There should also be a clause that determines what happens if the company can't meet the target deadline. For example, will it just be a notification or will there be penalties if the completion date gets extended.


To be honest, I'm not sure if you'll find a company who will agree to penalties if they go beyond the completion date, but it would be a nice thing to have.


Cost and Payment Schedule

The cost of the project and the payment schedule should be very clear in the contract. At this point you should have received a quote from the conversion company. Make sure the numbers from the quote are consistent with what is written in the contract.


Personally, I would never work with a company that insists on paying for the entire project upfront. Instead request to pay in installments.


I'd recommend having a payment schedule with at least three installments. Typically the first payment is due at the time the contract is signed, the second payment is most likely due half way through the build, and the final payment is due when the build is complete and you leave with the van.


For the second payment, I'd recommend listing deliverables for when the payment is due, not a set date. For example, second payment is due when insulation, electrical, and flooring are completed. This will ensure you are not forking over more money when there is no work to show for the first payment you already made.


In this section, the company will most likely include a clause that says the deposit is non-refundable after the contract has been signed and what the penalties are if a payment is late.


Change Orders

This section generally says that any changes to the agreed upon contract and scope of work must be done in writing and signed by both parties.



Warranty

Your contract should include a warranty. Again, I wouldn't even consider a conversion company that didn't offer a warranty. The company should stand behind the quality of their work and take responsibility for fixing things that don't work properly.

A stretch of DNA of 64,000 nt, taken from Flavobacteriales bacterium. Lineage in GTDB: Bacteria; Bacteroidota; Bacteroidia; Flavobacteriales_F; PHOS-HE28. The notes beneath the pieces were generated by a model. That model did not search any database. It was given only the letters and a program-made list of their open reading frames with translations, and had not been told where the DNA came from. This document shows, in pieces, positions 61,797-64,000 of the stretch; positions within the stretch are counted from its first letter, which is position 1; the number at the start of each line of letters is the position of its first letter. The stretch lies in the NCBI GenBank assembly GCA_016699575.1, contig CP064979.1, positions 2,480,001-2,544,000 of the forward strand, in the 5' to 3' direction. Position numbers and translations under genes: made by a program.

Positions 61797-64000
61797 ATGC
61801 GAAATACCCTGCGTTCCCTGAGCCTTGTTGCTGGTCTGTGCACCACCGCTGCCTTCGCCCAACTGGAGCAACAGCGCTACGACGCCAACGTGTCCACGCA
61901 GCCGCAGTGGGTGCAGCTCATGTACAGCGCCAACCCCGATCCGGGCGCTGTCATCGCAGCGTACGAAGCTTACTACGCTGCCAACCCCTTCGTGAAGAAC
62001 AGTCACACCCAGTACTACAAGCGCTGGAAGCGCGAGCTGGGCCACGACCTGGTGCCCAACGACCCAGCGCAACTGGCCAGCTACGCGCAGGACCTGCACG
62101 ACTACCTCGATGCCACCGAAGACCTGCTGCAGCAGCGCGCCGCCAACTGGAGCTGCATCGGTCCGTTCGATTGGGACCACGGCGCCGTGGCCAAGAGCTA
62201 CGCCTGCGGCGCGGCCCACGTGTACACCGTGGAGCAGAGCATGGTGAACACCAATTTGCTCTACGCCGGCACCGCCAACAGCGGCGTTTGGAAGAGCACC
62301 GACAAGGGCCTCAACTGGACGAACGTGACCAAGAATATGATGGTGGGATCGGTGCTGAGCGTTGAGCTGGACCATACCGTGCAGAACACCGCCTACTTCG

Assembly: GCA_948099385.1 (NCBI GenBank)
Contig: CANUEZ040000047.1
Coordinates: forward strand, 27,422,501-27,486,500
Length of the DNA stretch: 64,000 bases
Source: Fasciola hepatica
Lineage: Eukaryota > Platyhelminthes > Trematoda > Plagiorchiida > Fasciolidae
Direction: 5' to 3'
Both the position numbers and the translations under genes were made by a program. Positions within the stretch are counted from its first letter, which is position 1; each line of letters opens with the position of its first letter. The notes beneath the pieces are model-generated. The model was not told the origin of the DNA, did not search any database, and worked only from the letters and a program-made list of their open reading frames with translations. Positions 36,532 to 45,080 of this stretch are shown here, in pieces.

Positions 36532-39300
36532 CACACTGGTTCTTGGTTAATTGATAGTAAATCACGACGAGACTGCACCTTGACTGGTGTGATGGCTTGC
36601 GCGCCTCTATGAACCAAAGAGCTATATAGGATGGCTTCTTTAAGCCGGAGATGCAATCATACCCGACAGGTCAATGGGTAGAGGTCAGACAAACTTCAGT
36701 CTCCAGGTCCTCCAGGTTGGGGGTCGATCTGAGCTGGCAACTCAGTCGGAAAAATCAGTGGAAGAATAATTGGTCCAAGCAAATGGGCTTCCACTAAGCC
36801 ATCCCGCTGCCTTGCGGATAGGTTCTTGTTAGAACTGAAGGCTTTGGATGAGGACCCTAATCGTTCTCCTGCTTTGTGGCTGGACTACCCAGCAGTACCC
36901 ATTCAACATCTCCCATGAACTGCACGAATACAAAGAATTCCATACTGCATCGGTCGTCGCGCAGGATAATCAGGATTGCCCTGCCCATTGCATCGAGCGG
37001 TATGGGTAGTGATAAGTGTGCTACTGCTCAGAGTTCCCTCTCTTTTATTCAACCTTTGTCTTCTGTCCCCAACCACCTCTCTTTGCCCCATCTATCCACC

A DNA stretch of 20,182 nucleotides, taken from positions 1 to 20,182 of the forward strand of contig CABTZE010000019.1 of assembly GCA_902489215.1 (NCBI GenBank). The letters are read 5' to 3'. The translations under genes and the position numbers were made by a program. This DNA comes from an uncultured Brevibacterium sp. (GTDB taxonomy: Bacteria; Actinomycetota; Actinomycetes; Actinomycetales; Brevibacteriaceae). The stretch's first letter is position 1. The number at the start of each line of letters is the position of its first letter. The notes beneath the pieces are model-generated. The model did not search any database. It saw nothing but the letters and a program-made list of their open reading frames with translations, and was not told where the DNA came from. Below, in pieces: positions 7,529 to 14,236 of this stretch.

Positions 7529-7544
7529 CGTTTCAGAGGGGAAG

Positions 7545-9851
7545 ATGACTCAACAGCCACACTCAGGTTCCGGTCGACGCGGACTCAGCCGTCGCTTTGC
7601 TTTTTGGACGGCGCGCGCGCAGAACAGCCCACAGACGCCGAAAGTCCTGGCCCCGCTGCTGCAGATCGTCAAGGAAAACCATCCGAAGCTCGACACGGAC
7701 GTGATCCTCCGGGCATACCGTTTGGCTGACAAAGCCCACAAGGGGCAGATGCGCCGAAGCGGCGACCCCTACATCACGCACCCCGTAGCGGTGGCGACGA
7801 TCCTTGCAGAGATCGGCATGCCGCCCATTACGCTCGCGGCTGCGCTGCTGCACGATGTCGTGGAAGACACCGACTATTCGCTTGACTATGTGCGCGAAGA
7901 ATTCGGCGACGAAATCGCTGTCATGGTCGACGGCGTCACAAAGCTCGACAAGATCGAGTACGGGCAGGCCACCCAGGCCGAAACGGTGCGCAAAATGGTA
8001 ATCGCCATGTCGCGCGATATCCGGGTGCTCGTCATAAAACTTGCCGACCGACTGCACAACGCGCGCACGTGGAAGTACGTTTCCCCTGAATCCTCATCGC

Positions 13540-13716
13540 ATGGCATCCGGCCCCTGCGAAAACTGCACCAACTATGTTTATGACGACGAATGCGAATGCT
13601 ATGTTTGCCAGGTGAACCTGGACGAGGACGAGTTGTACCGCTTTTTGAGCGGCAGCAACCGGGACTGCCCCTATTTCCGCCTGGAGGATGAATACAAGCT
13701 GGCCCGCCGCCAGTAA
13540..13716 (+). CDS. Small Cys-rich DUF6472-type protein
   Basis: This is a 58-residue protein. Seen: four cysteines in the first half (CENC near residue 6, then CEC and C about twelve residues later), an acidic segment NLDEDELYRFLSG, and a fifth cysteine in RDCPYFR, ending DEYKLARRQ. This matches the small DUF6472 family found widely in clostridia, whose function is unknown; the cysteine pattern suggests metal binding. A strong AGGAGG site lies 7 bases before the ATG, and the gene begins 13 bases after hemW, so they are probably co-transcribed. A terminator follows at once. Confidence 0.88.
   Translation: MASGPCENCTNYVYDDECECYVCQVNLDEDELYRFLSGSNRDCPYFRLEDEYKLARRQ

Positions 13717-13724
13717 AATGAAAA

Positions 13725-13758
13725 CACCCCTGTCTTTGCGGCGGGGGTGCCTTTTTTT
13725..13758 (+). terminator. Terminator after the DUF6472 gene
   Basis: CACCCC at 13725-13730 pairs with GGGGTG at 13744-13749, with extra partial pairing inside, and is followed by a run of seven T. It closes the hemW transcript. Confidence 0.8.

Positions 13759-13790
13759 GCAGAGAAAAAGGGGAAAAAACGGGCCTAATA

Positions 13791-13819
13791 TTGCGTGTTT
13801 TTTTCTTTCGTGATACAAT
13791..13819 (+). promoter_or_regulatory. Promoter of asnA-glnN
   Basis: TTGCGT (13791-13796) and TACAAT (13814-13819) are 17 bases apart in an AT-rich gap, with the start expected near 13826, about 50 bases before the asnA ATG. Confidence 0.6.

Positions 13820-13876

The warranty needs to be written in the contract. Don't take their word for it that if something breaks that they will fix it. If it's not in writing they have no obligation to fix it. The warranty should say what is covered and include a plan on how the builder will fix issues when the van is not physically near their location. The warranty should say how long it's good for either by mileage or timeframe. Lastly, the warranty should also include if it can be transferred to another owner if the van is sold.


My warranty was good for 1 year and 12,000 miles. Knowing what I know now, I would push for a 3 year warranty and I know some companies offer this.


Insurance

Make sure the conversion company has insurance that would cover any accidents to the van while it's in their possession. Request proof of their insurance.


How to choose a conversion van company.

Stay In Contact Throughout the Entire Build

If you are doing a custom build then you should have say in the material and appliances that are used in the build and what the overall design will look like. The builder should provide options on the material and appliances, but let you make the decision. Stay in contact to make sure things are being done the way you imagined them and that it meets your expectation. If something is not meeting your expectations, make sure to address it as soon as possible.


Van Pickup and Final Review

When your van is finished and ready for pick up, allow plenty of time to go through each detail of the van and learn how everything works. Emily suggests having a checklist to go through with the builder on the final handover. "I went through my van with the builder, but was so overwhelmed that I didn't ask him many questions and he didn't offer much detail."


My handover experience was very similar. The builder did go through each detail with me, but it's a lot to take in all at once when you have no prior experience. Take notes when the builder is going through everything. In addition to the checklist, I'd also ask for a manual that explains how everything works. My contract actually stated that I'd receive an operators manual, but two years later, I still haven't. At this point, I know how everything in my van works, but I'm sure it would have saved me a lot of headache in the beginning.













The key takeaways from this blog are: go with someone who has experience, qualifications and positive reviews, have a written contract and warranty, and go with your gut. If your gut is saying, "something doesn't feel right" or "it's too good to be true" it's probably right. You're going to be putting a lot of money into a van conversion and you want to feel comfortable with who you're going to be working with.


Regardless of who you choose to do your van build, something will go wrong with it at some point. This is why you need to screen conversions company carefully and have a contract and warranty in place for when things do go wrong.


Emily chimes in and says, "Follow your gut." She really wanted a van conversion to happen so she put blinders on to common sense even when her gut feeling was telling her otherwise. "I didn't want the builder to say no to my build so I just went along with everything they said." It can be a tricky spot to be in because you really want your build to happen, but you also need to make sure you get what you are paying for and a product you will be happy with. This is not a time to put up blinders.


Check out My Van Build to see all the appliances and material used in my van conversion and get links to the specific products!


How to screen a conversion van company.